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PHD-DESIGN  May 2018

PHD-DESIGN May 2018

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Subject:

Re: "What is Design Thinking" and "Improvement In and Through Design Thinking"

From:

Philip Whiting <[log in to unmask]>

Reply-To:

PhD-Design - This list is for discussion of PhD studies and related research in Design <[log in to unmask]>

Date:

Tue, 8 May 2018 04:14:54 +0000

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Dear Terry  
 
I must admit I am quite fascinated by your very insightful comments. For me and my work with business groups in helping them to understand and apply Design Thinking to deal with and resolve complex problems, I have not really considered the physical process that precedes a thought entering the mind, yet I see it now as quite relevant especially given that everyone I deal with to date seems to think differently when we run our Design Thinking workshops. Each struggles with different aspects, but we usually get around this to some degree by carefully creating a psychologically mixed group. 
 
I suppose the question in part is - is this due to differing forms of education, social and cultural experience that may or may not impact upon actually how each of us thinks as we mature or do we physiologically think in much the same way as individuals and the education etc., come into play in other ways or is there something else again entering the mix? 
 
I have been mentoring (from time to time) psychology students and here again it would appear there are many cross-overs between Design Thinking and Psychology that I certainly did not really appreciate. 
 
Regards 
 
Philip 
 
Dr Philip Whiting FDIA MCSD 
Design Thinking & Research 
 
 
15 Nariel Street Albion 
Queensland 4010 Australia 
0419 706 906 
 
[log in to unmask] 
www.zeroplus.com.au  
 
 
-----Original Message----- 
From: Terence Love [mailto:[log in to unmask]]  
Sent: Monday, 7 May 2018 1:48 PM 
To: Philip Whiting <[log in to unmask]>; 'CHARLES BURNETTE' <[log in to unmask]>; 'PhD-Design - This list is for discussion of PhD studies and related research in Design' <[log in to unmask]> 
Subject: RE: "What is Design Thinking" and "Improvement In and Through Design Thinking" 
 
Dear Chuck and Philip and all, 
 
Thank you  for your thoughts and writing. 
 
For me, the most challenging aspect of making a theory about design thinking is,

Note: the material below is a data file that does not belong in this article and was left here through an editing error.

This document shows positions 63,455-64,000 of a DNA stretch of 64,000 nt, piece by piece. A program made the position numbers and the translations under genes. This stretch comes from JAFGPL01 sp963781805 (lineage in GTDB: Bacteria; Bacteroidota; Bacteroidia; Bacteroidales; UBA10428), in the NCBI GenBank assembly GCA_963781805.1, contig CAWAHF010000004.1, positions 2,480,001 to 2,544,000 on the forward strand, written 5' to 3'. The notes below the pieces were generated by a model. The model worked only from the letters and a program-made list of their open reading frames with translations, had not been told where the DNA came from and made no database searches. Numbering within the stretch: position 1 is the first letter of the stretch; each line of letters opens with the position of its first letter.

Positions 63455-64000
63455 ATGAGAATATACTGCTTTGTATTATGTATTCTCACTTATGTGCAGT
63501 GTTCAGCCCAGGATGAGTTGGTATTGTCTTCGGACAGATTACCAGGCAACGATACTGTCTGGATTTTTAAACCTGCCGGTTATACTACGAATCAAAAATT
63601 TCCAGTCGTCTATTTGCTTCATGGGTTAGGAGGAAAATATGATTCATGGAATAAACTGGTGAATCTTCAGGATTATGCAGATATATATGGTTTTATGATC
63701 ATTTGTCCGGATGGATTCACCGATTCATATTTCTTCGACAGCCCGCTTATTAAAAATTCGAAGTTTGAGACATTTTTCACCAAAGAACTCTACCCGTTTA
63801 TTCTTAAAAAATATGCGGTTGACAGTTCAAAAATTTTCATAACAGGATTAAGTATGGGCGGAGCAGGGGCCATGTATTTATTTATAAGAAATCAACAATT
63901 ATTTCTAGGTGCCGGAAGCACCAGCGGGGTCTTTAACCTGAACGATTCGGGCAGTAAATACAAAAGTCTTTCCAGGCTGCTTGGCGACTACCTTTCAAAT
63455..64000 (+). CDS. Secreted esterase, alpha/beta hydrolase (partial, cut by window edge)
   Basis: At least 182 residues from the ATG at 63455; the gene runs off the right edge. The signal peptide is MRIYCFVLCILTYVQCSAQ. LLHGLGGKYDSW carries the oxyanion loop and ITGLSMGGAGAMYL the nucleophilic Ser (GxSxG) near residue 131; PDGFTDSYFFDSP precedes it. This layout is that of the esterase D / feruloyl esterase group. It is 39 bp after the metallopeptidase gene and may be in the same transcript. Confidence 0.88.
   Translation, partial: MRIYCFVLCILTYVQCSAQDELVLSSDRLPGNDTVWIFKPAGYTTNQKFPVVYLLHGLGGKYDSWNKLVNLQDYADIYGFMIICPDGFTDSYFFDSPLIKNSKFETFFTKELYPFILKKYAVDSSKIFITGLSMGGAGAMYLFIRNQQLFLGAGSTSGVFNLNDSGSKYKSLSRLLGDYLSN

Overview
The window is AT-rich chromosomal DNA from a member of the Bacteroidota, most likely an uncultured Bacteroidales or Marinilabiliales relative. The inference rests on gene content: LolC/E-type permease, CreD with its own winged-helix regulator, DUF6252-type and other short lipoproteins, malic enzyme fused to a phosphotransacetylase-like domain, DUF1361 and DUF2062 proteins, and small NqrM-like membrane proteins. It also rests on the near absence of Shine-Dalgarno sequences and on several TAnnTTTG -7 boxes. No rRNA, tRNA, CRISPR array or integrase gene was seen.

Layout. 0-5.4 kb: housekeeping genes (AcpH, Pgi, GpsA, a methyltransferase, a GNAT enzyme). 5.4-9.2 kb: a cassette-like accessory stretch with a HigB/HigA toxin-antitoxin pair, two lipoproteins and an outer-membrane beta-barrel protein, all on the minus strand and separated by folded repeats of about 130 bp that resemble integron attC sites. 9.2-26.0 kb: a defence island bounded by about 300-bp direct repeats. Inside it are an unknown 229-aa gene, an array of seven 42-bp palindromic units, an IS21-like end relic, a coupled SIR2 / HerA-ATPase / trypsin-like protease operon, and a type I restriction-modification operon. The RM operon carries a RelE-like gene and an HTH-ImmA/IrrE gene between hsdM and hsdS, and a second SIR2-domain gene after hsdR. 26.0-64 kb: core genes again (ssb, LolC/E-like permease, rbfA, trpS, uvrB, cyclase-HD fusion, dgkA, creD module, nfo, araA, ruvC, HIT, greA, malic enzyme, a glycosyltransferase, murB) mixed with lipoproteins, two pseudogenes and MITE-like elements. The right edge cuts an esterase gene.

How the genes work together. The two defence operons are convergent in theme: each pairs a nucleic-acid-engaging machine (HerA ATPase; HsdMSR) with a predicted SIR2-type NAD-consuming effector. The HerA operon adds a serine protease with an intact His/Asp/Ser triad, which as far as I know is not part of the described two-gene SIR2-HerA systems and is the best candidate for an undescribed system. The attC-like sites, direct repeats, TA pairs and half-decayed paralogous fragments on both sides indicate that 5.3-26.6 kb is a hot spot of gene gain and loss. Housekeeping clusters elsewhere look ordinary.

'Identifying the explanatory detail of the physical processes that precede either a thought coming into mind (consciously or subconsciously), or an action occurring (with and without the precursor  of either conscious or subconscious thoughts).' 
 
Evidence-based information on these processes  seems to be the foundation needed for checking and evaluating any higher-level theories about design thinking 
 
Similarly, evidenced explanation of the  same, or very similar, processes is required to explain how and why thoughts transition in themselves or between the different thinking modes. 
 
To some extent, and for many circumstances, there appears to be evidence these processes can be theorised about mechanically -  in terms of conditioning, fixations and brain-washing based on repetitive learning via more or less explicit rewards and punishments. This can be seen as 'routine' learning (with the emphasis on routine). 
 
There are, however, some situations that are different to this and non-routine. These are the situations in which the human as animal develops changes in its responses and ways of thinking that are novel: whose underlying processes extend beyond the mechanisms of conditioning, fixations and brain-washing based on repetitive learning. 
 
Evidence-based explanations of the above phenomena are not yet well developed, and yet they are the essential foundations underpinning theorising about  design thinking. 
 
If anyone has more information on these issues I welcome it. 
 
Regards, 
Terry 
 
== 
Dr Terence Love  
Director 
Design Out Crime & CPTED Centre 
Perth, Western Australia 
[log in to unmask]  
www.designoutcrime.org  
+61 (0)4 3497 5848 
== 
ORCID 0000-0002-2436-7566 
 
 
 
 
 
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